About 20 Franklin County residents, many of whom live in the shadow of the Ameren power plant in Labadie, will travel to Jefferson City next week for a hearing on coal ash regulations.
Coal ash is the byproduct/waste produced from the burning of coal for energy.
According to the Environmental Protection Agency (EPA), the black, sludge-like substance can contain many toxic heavy metals like arsenic, lead, chromium and mercury.
Ameren’s Labadie Energy Center produces about 550,000 tons of coal ash per year, and about 60 percent of it is used for beneficial purposes, such as concrete and cement production.
The Labadie Environmental Organization (LEO) has been on the front lines of raising awareness of the potential dangers of the coal-fired waste. The group stated some of its concerns in a release to The Missourian this week.
“Coal ash has become a national problem that touches us here in Labadie because many of the sites where it is disposed of are uncovered and unlined ponds, sitting in groundwater, creating a contamination risk for surrounding communities and the environment,” the statement said.
“Most sites, like the one at Labadie and at Rush Island (Jefferson County), Meramec (St. Louis County) and Sioux (St. Charles County) are located on rivers and streams because power plants use large quantities of water to generate energy. There have been coal ash spills, overtopping of waste sites in flooding, and in some cases, releases of tons of material into the surrounding flood plain and/or river.”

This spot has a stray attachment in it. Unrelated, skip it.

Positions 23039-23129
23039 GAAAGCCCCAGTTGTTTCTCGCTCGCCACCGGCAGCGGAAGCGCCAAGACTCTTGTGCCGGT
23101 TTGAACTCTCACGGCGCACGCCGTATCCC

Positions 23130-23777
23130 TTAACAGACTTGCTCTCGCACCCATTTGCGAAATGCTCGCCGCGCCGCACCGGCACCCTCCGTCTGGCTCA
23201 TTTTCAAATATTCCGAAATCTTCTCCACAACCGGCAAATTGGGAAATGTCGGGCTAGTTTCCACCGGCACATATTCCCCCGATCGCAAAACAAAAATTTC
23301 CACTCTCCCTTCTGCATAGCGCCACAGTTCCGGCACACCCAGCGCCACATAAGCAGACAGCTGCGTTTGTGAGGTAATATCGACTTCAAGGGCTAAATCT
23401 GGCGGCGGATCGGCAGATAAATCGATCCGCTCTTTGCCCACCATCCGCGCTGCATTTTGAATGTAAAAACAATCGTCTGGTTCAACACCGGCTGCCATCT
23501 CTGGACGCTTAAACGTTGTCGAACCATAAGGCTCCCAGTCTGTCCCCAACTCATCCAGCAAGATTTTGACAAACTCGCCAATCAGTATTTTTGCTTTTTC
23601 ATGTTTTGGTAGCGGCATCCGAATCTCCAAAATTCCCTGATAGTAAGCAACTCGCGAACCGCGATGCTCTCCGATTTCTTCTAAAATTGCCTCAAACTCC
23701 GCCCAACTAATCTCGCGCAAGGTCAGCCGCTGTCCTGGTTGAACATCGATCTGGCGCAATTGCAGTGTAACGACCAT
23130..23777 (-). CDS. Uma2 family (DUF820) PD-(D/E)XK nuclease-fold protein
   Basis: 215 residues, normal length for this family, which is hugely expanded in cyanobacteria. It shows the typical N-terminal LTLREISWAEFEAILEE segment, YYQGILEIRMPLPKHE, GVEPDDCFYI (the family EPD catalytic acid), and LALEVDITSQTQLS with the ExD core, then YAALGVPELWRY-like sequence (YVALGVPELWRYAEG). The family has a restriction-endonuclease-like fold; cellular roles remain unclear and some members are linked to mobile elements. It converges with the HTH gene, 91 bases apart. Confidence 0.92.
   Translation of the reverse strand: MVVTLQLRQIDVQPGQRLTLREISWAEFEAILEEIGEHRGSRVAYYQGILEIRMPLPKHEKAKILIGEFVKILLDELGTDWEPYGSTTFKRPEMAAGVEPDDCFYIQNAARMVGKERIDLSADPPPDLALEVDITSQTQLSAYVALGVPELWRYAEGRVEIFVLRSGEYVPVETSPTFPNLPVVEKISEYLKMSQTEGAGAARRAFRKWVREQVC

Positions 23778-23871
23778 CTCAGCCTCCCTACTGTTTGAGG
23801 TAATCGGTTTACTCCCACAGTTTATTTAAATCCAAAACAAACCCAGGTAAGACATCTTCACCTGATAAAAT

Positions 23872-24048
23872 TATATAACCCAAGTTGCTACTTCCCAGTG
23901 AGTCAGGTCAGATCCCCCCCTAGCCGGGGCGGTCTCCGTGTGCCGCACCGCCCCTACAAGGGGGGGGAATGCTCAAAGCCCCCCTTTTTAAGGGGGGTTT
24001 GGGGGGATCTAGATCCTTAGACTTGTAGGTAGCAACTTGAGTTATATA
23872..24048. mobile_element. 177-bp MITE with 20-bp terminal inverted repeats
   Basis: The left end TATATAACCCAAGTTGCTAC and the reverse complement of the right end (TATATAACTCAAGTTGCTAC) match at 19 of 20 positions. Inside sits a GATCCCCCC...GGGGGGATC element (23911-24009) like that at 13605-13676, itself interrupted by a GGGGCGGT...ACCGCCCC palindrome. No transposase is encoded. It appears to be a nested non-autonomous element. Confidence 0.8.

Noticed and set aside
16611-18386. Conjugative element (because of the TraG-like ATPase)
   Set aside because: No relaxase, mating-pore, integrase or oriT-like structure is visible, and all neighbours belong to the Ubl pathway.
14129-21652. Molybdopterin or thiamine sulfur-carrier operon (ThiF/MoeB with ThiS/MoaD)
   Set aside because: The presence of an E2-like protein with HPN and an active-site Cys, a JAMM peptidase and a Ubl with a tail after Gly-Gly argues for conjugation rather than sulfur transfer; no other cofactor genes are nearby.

The group noted that in 2008 a large ash pond in Tennessee collapsed and destroyed homes, a community and the river for miles.
As a result, the EPA began a process of rule writing to oversee these sites and protect people and the environment.
Missouri’s Department of Natural Resources (MO DNR) will conduct a meeting Tuesday, Feb. 19, at 1 p.m. in Jefferson City to gather concerns and answer questions citizens and experts may have about the rules it has written.
Members of LEO are asking community members to participate in the listening post and more importantly, the official hearing March 21 at 1 p.m. in Jefferson City.
The LEO statement also listed several of its main concerns about the new regulations being written by the state regarding coal ash.
• The use of alternative “risk-based” groundwater protection standards and assessments for remediation (pollution clean-up).
• Modifications to deadlines to collect data, report information and clean up pollution.
• Allow the state to suspend the groundwater monitoring requirements in the federal rule if the groundwater can be classified as having no potential to migrate, impact humans or the environment, or can be deemed to never be reasonably considered to be a clean source of groundwater for humans.
• Allows the utility employees to issue technical certifications themselves, rather than require them from an outside professional engineer.
There are three ways to provide public input into the rule:
Testify at the public hearing March 21 in Jefferson City, or email comments to DNR by March 28 at 5 p.m. at dnr.mo.gov/proposed-rules/welcome.action#OPEN.
Attend the listening post in Jefferson City Feb. 19 at 1 p.m. at 1730 E. Elm St.
Plan to attend the public hearing on the state’s proposed coal ash regulations March 21 at 1 p.m. in Jefferson City at the main DNR campus.